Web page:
Over the past three years and hundreds of research and analysis reports we’ve completed for companies and governments, we’ve gained deep insight into how humans are using the social media, reacting to news media, engaging with brands…and how business and government is struggling to deal with the impact of the Internet and social media.
Forget Reputation Management
A number of companies, but still not very many, have given their PR or marketing teams social media monitoring tools, reputation management software and engagement solutions. The VP in charge has reported this to the C-Suite. Pats on backs all around, notice to shareholders that all is under control. Great. Problem solved. Yet they are still finding it a struggle. This is because by the time they are deploying reputation management tools, it is too late. Necessary and the right decision. But they may have less issues if they understood that they have lost the “narrative” entirely. This is why we’ve developed the Narrative Architecture.
What The Heck Does “The Narrative” Mean? Why Does It Matter?
It matters where it counts – in the bottom line. Hard cash. Profit and loss. What the “narrative” is today, is all the pieces of digital and traditional media that come together to reflect what people believe, not whether it is right or wrong, just what the perception is. News media stories, video snippets, tweets, blog posts – all come together to form the narrative. Once a narrative has formed the perception is set.
How The Narrative Forms
Everything we do as human beings starts as an idea. An idea comes from any number of inputs; a news story, a book, an email, a tweet a Google+ posting. A person or perhaps a group, then creates the mythology behind the idea – the components that make it come alive. This could be as simple as putting together a blog post that says Monsanto’s GM seeds cause cancer. This is not true of course, but perhaps a vague science report indicated a possibility. So a group makes a lot of content in such a way that it forms a mythology. They then publish their myth online. If enough people and that includes influencers with a large number of followers, picks it up and it starts to spread and new elements are added, it may then reach the mass news media. At that point, the myth forms into the narrative and the perception of the public is set. We will be publishing some findings to reflect how myths about Monsanto have become the narrative and now Monsanto is in a pickle trying to control the narrative. You cannot control the narrative.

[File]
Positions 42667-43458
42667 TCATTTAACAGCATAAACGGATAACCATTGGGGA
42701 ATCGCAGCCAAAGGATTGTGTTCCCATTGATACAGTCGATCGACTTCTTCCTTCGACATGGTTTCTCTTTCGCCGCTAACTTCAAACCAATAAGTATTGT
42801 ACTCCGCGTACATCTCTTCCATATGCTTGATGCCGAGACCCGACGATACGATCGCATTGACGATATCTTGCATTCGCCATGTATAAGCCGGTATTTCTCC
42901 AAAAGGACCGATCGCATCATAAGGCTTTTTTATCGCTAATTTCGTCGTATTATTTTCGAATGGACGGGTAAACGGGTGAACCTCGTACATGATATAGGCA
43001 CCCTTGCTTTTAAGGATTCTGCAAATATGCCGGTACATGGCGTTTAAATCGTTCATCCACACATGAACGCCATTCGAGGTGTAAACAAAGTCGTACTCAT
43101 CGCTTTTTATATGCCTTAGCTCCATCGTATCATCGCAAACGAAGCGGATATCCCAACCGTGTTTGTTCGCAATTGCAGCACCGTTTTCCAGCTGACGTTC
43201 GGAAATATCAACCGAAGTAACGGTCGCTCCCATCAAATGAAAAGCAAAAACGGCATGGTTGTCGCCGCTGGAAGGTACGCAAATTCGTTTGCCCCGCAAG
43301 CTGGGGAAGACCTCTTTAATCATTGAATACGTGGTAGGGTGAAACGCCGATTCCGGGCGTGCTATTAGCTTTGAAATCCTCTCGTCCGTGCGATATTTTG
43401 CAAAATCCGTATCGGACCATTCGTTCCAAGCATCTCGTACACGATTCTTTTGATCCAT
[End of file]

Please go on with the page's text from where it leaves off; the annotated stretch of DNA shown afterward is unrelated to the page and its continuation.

The Mythology Phase is Key
If Monsanto and other companies, such as those in the Oil & Gas sector around fracking, understood how the narrative is formed and could engage as a myth forms, they might have a chance to shape the narrative. Instead, the PR world and many traditional practitioners are still in the world of dealing with the narrative. This costs businesses and governments far more than it has to.
The Narrative Architecture
The architecture of events, signals and actions that results in the narrative are as follows. We’ve built this architecture based on hundreds of case studies and our own research projects, tracing them back to their beginnings when the foundation of what the narrative was laid. These four phases are as follows;
Inception: When the idea is formed based on some kind of input. It may be one person or a group that is the inception of an idea.
Mythology: The idea is then expanded, others may contribute and collaborate. Content is created around the idea to form the mythology. This could be a blog post(s), a tweet or two, some video and images.
Amplification: This is when the mythology starts to spread across social media and the Web as a whole. When key influencers start to share and add their own views and content two things happen that can be measured (which we measure at MediaBadger); 1) Adoption, which is the rate of adoption by influencers and 2) acceleration, which is how fast it is spreading. There are a few good social media monitoring tools that will pick up a weak signal at this point.
Narrative: At this point, it has either mass appeal across many social media channels and may also hit mainstream mass news media. This is when the larger population then forms their perceptions. The narrative has been formed.
Over the next few weeks we will be presenting some case studies that show how a narrative was formed and where companies could have jumped in to dispel myths before they became the narrative. Keep an eye on Twitter, Google+, here and Facebook for more.